We also host ticketed events in the store, like fashion shows, where the proceeds go to our charity partners. By hosting events we encourage people to come into the store and keep people engaged with us, and their running habits.
How would you convince someone who had never run before to try it out?
The first thing we would tell someone is that they need a plan. Don't just go out and start running. Either take one of our programs or find your own plan, but know where you are heading.
Then, we need to talk about proper sports wear from shoes to sports bras and other apparel. We would help them find things that would make them the most successful in their training. Of course, we would invite them to join us for Fun Runs and make sure they felt they could come in anytime with questions.
How would you motivate someone who previously ran get back into it? We would actually tell them many of the same things we tell our new runners. We would talk to them about the Fun Runs, tell them to take it slow and steady and to have a plan in place. Also, we would warn them not to try to come back at the level where they were in the past, but to be patient and rebuild their running habit.
As a runner, it's easy to get caught up in the idea of needing to go farther or faster each time you go out. But, if you take that method, you will eventually burn out because you are putting pressure on yourself to do better each time. If you can get to the point where you feel like you're not doing enough and you want to go out and add some mileage or go faster, that's a really motivating thing.
Tell me a bit about your fitting process.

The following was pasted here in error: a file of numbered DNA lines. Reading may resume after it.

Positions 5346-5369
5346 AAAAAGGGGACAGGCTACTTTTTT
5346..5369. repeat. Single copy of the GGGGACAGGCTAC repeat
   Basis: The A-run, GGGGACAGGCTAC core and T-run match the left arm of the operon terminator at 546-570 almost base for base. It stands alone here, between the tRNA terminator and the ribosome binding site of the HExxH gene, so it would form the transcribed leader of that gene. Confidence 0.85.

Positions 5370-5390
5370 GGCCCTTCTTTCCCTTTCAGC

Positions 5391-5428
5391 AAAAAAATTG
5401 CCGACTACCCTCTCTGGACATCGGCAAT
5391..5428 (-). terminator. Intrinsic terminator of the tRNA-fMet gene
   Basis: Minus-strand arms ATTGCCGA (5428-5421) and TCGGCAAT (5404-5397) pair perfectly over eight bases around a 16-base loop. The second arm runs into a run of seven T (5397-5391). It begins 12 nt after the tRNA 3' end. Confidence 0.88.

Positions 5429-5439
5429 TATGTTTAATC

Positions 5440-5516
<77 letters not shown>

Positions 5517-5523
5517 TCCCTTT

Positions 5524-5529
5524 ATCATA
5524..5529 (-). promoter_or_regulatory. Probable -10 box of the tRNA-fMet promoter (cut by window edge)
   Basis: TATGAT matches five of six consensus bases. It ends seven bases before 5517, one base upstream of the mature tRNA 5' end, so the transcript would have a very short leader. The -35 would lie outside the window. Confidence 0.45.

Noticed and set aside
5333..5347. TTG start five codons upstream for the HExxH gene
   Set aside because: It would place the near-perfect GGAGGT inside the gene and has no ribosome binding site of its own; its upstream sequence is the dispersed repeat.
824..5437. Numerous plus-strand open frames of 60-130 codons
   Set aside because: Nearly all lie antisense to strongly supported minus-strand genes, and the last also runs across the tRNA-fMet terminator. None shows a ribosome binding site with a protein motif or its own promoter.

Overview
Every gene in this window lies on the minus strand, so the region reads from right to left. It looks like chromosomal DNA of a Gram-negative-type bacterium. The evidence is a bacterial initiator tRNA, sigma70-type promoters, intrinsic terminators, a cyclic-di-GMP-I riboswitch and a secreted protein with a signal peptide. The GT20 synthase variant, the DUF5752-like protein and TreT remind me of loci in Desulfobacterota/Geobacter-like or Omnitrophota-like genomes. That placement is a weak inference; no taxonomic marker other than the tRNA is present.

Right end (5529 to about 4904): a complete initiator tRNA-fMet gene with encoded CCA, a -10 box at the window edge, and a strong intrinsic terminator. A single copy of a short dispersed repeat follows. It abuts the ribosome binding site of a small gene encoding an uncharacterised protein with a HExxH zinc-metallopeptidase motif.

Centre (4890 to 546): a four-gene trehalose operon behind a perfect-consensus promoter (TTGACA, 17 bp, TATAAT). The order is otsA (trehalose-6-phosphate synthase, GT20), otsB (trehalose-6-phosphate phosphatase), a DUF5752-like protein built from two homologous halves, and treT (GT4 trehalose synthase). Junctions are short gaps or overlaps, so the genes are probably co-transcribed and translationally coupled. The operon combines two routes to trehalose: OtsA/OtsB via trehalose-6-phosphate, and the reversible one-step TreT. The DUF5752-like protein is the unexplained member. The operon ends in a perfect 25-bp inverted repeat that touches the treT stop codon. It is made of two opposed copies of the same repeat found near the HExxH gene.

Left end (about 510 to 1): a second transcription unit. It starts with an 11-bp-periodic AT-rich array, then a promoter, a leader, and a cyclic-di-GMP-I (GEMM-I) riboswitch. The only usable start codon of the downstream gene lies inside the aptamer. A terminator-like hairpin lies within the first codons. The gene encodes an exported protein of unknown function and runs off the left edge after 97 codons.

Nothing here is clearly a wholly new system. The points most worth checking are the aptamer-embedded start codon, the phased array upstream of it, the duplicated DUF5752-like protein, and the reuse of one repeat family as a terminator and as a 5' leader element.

The most important part of our fitting process is the interview we do with each customer. We find out what they're doing, because a person who is walking through the neighborhood has completely different needs for their shoes than someone training for a marathon.
We have a really in depth fitting process, and this video explains how it all works.
Why did you choose to power your store with local wind power?
As runners, we are out exploring the environment all the time. We want to preserve it so we can continue enjoying it. We want to adopt practices that can help keep our beautiful environment around for us and our children, and generations to come.
Why do you think it's important for small businesses to run on local wind power?
A small business gets involved in the community, and is responsible to the community. So, when we make decisions we think about what is the responsible thing to do for us and for the community. We actually specifically chose Clean Currents because it's a local business, and we think it's important for local businesses to support one another.
What values are important to your business that you feel are also reflected by Clean Currents?